Upcoming: Beyond the Quotation Marks: Preventing Plagiarism and Teaching about Academic Discourse (Feb 28)
- Andy Van Schaack, Assistant Professor of the Practice of Human & Organizational Development
- Roger Moore, Senior Lecturer in English and Director of Undergraduate Writing (A&S)
- Lynn Ramey, Associate Professor of French
Co-Sponsored by the A&S Undergraduate Writing Program
Cut-and-paste plagiarism has never been easier. However, in an August 2010 New York Times article, reporter Trip Gabriel wrote, “The Internet may also be redefining how students—who came of age with music file-sharing, Wikipedia, and Web-linking—understand the concept of authorship and the singularity of any text or image.” Gabriel cites a Center for Academic Integrity study in which 40 percent of undergraduates admitted to “copying [at least] a few sentences in written assignments.” In a December 2010 opinion column, Vanderbilt senior Katie Des Pez said, “Often cheating comes from a student who feels overwhelmed, underprepared, and generally pressured to succeed… They may feel as if cheating is really the only way to perform at the same level as their peers, who they might suspect are also cheating.”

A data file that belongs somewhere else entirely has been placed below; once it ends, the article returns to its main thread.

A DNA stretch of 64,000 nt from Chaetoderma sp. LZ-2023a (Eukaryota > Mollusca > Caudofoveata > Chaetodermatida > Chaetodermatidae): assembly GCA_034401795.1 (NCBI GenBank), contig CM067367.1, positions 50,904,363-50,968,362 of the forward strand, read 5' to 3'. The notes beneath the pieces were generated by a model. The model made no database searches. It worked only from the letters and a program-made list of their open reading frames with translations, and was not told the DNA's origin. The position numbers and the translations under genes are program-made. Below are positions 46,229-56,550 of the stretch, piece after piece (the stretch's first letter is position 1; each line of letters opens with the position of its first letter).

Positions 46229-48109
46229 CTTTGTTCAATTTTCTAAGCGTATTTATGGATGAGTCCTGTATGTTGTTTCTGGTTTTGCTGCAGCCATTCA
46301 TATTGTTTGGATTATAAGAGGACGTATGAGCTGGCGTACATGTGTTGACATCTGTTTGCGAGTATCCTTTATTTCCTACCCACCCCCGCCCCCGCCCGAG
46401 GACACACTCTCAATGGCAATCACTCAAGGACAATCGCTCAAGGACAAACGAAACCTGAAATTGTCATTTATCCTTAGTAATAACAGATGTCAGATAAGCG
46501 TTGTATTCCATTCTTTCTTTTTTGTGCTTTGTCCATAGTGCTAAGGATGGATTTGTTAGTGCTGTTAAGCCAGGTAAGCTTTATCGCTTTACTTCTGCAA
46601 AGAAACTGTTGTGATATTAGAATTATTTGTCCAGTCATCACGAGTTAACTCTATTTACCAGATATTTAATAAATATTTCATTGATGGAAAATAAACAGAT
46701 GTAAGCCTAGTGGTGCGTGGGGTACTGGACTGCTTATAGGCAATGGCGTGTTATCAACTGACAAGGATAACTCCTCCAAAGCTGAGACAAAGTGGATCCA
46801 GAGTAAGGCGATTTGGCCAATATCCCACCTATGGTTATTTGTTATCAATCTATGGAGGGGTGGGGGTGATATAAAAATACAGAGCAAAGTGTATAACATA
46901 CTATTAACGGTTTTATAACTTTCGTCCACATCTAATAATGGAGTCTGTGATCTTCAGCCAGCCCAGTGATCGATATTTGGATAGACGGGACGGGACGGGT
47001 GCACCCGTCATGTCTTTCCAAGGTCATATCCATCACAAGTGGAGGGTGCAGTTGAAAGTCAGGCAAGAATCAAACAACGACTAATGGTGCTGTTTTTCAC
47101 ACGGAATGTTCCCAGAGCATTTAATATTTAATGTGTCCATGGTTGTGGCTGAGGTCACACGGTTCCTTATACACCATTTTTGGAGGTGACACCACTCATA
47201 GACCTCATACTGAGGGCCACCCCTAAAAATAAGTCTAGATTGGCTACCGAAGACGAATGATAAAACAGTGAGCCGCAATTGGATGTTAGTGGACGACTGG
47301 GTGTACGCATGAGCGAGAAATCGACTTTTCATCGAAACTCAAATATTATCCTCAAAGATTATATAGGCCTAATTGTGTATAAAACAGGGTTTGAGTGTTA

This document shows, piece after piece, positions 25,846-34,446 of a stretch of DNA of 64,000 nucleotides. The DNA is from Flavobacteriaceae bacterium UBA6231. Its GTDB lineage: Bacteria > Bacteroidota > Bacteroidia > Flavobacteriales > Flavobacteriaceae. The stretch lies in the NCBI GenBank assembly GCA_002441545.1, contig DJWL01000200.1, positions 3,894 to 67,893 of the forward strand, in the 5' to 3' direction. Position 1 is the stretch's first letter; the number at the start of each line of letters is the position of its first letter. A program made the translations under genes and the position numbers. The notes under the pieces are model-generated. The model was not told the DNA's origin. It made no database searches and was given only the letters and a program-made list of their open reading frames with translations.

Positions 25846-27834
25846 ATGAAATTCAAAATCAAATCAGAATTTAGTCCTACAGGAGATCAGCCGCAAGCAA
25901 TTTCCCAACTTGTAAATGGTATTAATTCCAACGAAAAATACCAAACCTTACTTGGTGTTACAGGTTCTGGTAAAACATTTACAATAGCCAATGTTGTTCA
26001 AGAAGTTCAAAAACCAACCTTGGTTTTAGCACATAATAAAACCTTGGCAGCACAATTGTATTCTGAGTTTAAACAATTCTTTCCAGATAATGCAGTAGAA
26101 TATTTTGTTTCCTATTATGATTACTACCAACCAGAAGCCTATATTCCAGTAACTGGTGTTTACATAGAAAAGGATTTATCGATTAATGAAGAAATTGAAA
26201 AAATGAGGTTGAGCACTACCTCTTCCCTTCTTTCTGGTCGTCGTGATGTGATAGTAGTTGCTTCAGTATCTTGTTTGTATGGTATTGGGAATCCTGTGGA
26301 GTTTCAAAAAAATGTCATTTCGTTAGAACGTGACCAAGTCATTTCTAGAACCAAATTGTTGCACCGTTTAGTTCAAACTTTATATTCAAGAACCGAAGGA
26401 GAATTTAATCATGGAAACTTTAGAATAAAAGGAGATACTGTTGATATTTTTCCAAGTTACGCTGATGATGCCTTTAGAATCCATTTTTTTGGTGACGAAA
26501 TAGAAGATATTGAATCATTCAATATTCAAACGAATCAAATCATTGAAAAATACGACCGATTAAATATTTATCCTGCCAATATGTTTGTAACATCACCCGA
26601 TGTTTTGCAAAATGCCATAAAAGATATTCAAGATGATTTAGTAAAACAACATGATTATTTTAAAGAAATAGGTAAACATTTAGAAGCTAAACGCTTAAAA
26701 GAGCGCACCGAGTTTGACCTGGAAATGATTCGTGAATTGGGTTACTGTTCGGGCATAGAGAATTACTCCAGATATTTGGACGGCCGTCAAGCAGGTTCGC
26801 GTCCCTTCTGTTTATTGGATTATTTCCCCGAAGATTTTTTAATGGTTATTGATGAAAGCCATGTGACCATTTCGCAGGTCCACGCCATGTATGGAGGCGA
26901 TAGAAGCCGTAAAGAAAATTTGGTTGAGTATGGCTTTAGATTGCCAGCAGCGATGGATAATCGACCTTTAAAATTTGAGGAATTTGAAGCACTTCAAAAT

Given the seriousness with which the academic community takes plagiarism, changing societal norms about authorship and originality, and the competitive culture our students often experience, how can we effectively educate our students about plagiarism? What steps can we take to help students understand the nature of academic discourse and academic norms about working with sources? What kinds of assignments and resources we can provide that reduce our students’ motivation and ability to plagiarize? This Conversation on Teaching will feature a panel of faculty sharing their answers to some of these questions, as well as roundtable discussion of this challenging topic.